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Papa Gary and Grandma Laqueta visit Kona Earth

18 October 2011


As usual, whenever my father comes for a visit, part of the cost of admission is writing a blog post about his visit.  Don't worry, that's only the cost of admission for my father, everyone else gets to visit for free.

Mauna Kea This trip we wanted to do something different, so after slaving all day helping Gary spray for Coffee Berry Borer beetles, we loaded up into two cars and headed to Mauna Kea.   For those of you that have never been, it is only a two hour drive from Kona Earth but tops out at 13,796 feet above sea level, more than 33,000 feet above its base on the ocean floor.  That means that even on a warm summer Hawaiian day, the temperature is often below 40°F and can have winds in excess of 60 miles an hour.  Because it is the highest point for thousands of miles in any direction the air is unusually clean and undisturbed.  That makes it a perfect location for some of the world’s largest telescopes.   For live web cam shots from the top of Mauna Kea go to: http://www.jach.hawaii.edu/jac-bin/irtvid

Sun On the drive up we stopped at the Visitors Center.  The State Park Rangers recommend you stay there for about an hour to acclimate at 9,000 feet altitude.  Most visitors then drive to the top to view the incredible sunsets, and return to the Visitors Center where the State Park Rangers and experienced volunteers conduct a star show with many telescopes open for viewing.

The road to the summit is gravel and climbs more than 4,000 feet in only 8 miles.  Near the observatories the road becomes paved again to limit the dust kicked up by car tires.  These observatories are a big deal!  Much of the most important astronomical research has been accomplished here. Scientist from all over the world come to Mauna Kea for the exceptional viewing conditions and many international consortiums have built large observatories here. The entire Island of Hawaii uses low reflective lighting to help keep the night skies clear.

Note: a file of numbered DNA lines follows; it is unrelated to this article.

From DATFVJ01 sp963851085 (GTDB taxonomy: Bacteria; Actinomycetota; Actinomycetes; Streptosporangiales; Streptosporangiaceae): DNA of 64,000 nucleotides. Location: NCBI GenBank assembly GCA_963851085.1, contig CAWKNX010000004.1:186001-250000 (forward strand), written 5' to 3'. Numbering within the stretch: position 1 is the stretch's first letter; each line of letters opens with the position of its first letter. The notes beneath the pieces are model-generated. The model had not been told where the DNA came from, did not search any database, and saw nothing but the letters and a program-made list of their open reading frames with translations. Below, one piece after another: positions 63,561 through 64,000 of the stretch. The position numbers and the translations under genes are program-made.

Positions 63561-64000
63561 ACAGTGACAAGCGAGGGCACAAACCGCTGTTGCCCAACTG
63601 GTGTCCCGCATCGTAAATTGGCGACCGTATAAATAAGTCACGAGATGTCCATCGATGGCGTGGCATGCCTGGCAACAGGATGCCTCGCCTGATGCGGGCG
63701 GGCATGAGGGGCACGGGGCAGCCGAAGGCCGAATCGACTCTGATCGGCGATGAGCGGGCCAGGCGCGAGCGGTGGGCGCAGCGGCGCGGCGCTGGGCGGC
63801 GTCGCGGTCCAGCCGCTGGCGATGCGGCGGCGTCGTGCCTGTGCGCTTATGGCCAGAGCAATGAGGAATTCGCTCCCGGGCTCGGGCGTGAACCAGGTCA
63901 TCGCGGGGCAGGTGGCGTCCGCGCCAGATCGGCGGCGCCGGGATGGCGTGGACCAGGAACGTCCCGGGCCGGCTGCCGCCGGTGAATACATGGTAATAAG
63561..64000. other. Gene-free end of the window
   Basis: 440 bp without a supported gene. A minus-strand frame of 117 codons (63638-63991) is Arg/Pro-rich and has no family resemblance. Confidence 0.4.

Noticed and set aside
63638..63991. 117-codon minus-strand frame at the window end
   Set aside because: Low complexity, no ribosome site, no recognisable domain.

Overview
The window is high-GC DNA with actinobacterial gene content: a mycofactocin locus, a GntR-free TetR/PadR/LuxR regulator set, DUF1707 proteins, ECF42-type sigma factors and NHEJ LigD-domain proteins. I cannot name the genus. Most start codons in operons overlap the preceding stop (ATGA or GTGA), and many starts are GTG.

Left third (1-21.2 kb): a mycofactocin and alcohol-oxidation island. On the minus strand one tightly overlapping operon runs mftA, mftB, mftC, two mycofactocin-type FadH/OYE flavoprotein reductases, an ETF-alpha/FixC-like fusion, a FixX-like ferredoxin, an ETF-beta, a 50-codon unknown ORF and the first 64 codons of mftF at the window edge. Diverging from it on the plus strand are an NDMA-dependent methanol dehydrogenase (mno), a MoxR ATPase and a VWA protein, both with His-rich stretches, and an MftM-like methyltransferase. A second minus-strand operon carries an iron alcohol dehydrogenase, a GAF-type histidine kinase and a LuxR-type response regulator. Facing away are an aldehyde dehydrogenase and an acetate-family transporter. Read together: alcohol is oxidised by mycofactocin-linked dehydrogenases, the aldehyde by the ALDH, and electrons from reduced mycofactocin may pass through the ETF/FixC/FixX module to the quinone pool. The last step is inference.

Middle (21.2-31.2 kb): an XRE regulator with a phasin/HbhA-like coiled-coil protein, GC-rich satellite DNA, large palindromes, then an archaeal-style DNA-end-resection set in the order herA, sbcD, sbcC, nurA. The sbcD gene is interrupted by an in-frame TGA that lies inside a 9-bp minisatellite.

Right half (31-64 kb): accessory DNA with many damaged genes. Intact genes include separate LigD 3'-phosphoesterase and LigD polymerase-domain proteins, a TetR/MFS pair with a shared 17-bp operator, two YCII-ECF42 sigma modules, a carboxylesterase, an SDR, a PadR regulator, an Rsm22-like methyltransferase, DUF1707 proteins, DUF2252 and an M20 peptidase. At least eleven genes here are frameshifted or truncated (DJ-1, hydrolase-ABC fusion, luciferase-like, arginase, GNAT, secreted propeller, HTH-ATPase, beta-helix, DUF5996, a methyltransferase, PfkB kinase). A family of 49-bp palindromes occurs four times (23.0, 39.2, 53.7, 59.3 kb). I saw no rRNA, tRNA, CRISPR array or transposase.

Windy We arrived early probably because “Farmer Gary” loves to be close to all of the technology.  Valerie had packed lots of warm clothes left over from their life in New Hampshire.  Emily knew how cold it could be and bundled up.  But, she couldn’t open the car door.  The wind was blowing too hard!  With some help we all got out and walked around, mostly staying in the lee of the large buildings.

The view is spectacular.  From that altitude you can see almost 50 miles out to sea.  The mountain top is all black and red lava.  There is not a blade of grass or any visible life.  The observatory buildings look like something out of a Sci-Fi movie.  Signs warn visitors to stay Keck back from the large opening panels and “watch for falling ice”.  As sunset approached, a fleet of small tour busses arrived with hundreds of visitors.  Most of the tourists were from Japan and took great pride in the huge, futuristic looking “Subaru” 8.2-meter optical-infrared telescope.  I would like to think that America could generate that type of national pride when we begin to build a 30 meter telescope next year. It is hard to imagine a telescope that big.  As the sky turned bright orange, the wind howled and huge metal panels began cranking open to begin the process of equalizing temperatures and bringing the telescopes on line for the evenings work.

We headed back down to the star show and were very thankful that Valerie had thought to bring some hot chocolate packets…the Rangers set out a large thermos of hot water.  The sky was crystal clear and the moon was still down so the stars were fantastic.  Farmer Gary behaved himself and didn’t correct the amateur star guides (much).  We were all rewarded with the huge bright flash of an iridium flare.  1½ hours back down the greatly improved “Saddle Road” and we were back at the warm comfortable confines of Kona Earth Coffee Farm!


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